It started with an introduction, the teacher telling me how musical my son is. Then came the “…but.”
When you’re an active parent raising 4 children, it’s not unusual to get phone calls and written messages from teachers asking to speak with you about your child. But, when at least one child experiences daily challenges in the classroom, some calls are more interesting than others.
My son’s music teacher seemed to praise him for his musical interest, but she really wanted to know how to handle his meltdowns.
I knew it couldn’t have just been a friendly call. I knew it couldn’t have been a pitch to enroll him for music lessons because he’s just so into it. I knew it wasn’t to tell me about how musically gifted he is. There’s too little time for that.
Let’s face it, there’s little guidance for most people, let alone parents and teachers, on how to approach conversations about the potentially disruptive behavior of a gifted child on the autism spectrum. My friend said teachers are taught to have sandwich conversations, where they put a compliment and a concern together to share their thoughts about your child. That’s cute and commendable.
I’ve learned to refrain from being easily offended. In fact, the tone of this article might suggest I often am, but I mostly find the dialogue to be funky and awkward. Mostly for the other person, because honestly, I’m used to explaining my son’s behavior more times a day than I need to. I believe people try to tread lightly, try not to insult you about your child, and try to figure out what to do or say in unfamiliar situations…. I believe people genuinely don’t want to make your life harder than they imagine it already is.
However, what makes these interactions offensive is how often people in education admittedly failed to just talk to my child about how he was feeling, or failed to engage in meaningful dialogue to explain the situation or prepare him for their expectations. Kids are much more intuitive than we give them credit for, but even as an adult, quickly adapting to the expectations of others is challenging.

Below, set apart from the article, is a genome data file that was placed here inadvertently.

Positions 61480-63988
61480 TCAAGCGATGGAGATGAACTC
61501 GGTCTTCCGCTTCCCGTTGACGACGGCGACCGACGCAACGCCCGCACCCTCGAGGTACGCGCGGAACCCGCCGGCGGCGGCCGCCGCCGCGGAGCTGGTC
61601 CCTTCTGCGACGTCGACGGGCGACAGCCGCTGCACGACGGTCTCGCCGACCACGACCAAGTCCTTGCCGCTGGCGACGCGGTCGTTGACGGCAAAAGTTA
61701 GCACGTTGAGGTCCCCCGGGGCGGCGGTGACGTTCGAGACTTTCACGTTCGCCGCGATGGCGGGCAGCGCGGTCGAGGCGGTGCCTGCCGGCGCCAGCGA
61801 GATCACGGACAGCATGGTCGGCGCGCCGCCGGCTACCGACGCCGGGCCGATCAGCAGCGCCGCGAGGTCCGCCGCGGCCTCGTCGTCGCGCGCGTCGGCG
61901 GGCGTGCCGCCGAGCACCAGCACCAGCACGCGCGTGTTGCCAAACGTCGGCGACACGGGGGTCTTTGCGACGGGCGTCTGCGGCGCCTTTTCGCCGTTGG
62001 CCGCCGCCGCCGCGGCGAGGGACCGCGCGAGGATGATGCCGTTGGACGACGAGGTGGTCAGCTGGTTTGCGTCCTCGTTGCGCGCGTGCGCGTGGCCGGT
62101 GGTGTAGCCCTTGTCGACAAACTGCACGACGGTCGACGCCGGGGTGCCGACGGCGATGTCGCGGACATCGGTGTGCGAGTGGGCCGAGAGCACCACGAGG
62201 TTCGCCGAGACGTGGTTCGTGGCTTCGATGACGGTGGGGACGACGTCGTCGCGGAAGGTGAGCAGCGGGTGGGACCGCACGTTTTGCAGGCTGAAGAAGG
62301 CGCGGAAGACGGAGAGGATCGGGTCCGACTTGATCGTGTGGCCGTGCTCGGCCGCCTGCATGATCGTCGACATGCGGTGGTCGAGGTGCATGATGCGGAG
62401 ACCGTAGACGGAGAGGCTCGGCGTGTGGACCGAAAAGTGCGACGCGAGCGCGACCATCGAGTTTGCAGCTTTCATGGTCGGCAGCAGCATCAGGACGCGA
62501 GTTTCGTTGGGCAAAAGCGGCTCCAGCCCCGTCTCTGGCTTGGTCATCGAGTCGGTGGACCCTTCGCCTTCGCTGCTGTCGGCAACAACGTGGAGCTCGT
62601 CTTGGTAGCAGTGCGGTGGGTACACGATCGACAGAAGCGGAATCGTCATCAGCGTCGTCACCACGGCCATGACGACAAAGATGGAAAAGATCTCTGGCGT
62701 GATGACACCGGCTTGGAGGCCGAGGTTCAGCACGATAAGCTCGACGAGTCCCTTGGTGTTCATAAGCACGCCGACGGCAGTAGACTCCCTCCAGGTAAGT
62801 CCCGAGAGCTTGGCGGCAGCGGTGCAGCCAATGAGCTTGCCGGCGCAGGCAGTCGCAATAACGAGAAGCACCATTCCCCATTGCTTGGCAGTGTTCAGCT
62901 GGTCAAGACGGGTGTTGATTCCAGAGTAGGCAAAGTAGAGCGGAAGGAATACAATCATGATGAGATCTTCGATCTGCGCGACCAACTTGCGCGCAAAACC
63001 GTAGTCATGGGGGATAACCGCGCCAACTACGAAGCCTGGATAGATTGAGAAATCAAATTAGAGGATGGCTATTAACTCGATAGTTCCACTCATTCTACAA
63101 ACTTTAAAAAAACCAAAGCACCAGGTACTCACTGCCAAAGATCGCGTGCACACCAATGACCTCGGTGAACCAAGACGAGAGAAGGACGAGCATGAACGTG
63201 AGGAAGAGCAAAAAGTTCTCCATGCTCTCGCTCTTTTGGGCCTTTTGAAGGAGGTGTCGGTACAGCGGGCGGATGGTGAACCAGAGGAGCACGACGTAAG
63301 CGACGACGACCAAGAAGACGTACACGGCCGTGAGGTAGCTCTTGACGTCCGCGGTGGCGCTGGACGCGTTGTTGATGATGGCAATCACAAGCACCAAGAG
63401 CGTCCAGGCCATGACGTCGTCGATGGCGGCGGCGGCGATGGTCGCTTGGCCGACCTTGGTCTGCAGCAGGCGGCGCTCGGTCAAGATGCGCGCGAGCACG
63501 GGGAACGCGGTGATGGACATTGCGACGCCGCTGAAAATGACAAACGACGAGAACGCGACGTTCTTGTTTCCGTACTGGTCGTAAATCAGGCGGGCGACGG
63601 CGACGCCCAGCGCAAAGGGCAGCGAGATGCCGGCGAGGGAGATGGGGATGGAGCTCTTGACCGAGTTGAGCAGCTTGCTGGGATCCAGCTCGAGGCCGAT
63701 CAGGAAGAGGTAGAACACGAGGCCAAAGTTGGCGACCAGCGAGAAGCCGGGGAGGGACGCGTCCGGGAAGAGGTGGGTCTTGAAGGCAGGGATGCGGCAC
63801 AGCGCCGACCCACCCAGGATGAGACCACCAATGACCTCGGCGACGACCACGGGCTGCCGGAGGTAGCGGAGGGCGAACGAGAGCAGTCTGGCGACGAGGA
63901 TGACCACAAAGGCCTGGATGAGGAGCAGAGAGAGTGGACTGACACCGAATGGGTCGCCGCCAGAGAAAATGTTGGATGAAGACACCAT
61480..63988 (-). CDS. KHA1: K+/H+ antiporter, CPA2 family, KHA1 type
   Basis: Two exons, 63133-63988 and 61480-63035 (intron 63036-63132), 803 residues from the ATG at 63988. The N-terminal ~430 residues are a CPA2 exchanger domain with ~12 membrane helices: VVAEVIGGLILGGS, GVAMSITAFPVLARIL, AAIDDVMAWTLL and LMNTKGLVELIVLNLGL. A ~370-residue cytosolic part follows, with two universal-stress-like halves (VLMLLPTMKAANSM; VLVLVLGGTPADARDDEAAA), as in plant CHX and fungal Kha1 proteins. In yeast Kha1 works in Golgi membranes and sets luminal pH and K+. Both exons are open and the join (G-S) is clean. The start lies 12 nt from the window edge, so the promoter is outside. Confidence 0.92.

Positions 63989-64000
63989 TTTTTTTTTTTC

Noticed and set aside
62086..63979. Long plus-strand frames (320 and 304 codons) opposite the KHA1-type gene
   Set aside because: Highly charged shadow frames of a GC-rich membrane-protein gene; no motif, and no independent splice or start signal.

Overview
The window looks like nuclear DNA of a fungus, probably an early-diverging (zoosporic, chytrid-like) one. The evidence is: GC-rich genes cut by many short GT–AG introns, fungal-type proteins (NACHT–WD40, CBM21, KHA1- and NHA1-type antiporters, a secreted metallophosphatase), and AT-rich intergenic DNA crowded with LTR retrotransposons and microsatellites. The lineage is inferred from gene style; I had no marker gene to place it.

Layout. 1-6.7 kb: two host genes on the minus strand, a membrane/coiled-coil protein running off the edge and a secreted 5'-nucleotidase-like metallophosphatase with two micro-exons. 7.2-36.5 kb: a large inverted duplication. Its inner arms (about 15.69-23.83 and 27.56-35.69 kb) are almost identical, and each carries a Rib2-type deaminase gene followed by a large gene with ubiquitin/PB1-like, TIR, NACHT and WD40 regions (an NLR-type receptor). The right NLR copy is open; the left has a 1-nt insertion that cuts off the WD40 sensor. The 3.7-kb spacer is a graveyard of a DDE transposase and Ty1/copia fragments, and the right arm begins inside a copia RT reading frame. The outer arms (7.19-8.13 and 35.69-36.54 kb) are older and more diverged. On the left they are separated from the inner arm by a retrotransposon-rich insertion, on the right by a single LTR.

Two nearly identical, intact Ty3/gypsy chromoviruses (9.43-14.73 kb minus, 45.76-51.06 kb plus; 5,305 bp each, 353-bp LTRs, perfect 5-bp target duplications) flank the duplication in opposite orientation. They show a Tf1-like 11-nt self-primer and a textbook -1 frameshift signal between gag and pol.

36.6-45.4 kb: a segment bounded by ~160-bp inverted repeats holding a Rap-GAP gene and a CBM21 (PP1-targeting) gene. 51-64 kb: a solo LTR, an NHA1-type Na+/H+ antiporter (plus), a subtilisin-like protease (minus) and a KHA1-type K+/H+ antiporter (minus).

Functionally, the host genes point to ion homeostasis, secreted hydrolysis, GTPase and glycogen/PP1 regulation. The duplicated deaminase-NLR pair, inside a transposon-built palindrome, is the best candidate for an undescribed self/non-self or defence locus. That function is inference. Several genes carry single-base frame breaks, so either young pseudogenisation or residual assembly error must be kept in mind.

When did educators forget that children were people, too? I get it, not all children communicate the same, but shouldn’t we learn how to communicate with them in ways that make them feel comfortable enough to try and help us understand how they are feeling?
Because most meltdowns originate from a feeling of disruption, or some combination of mixed feelings the individual has yet to identify and understand. And I wouldn’t expect 2 minutes to be enough time for anyone to figure it out.
You know what I told the music teacher who asked for my help and asked for my advice about what to do when my son has a meltdown?
I kindly asked her to give him a little warning before she takes something away that he’s deeply enjoying.
I kindly invited her to ask him how he’s feeling and why.
And best of all, I kindly encouraged her to let him tell her what might cheer him up.
Because I know she’ll be pleasantly surprised to know that his endearing, authentic and very simple answer is usually, “Just a hug.”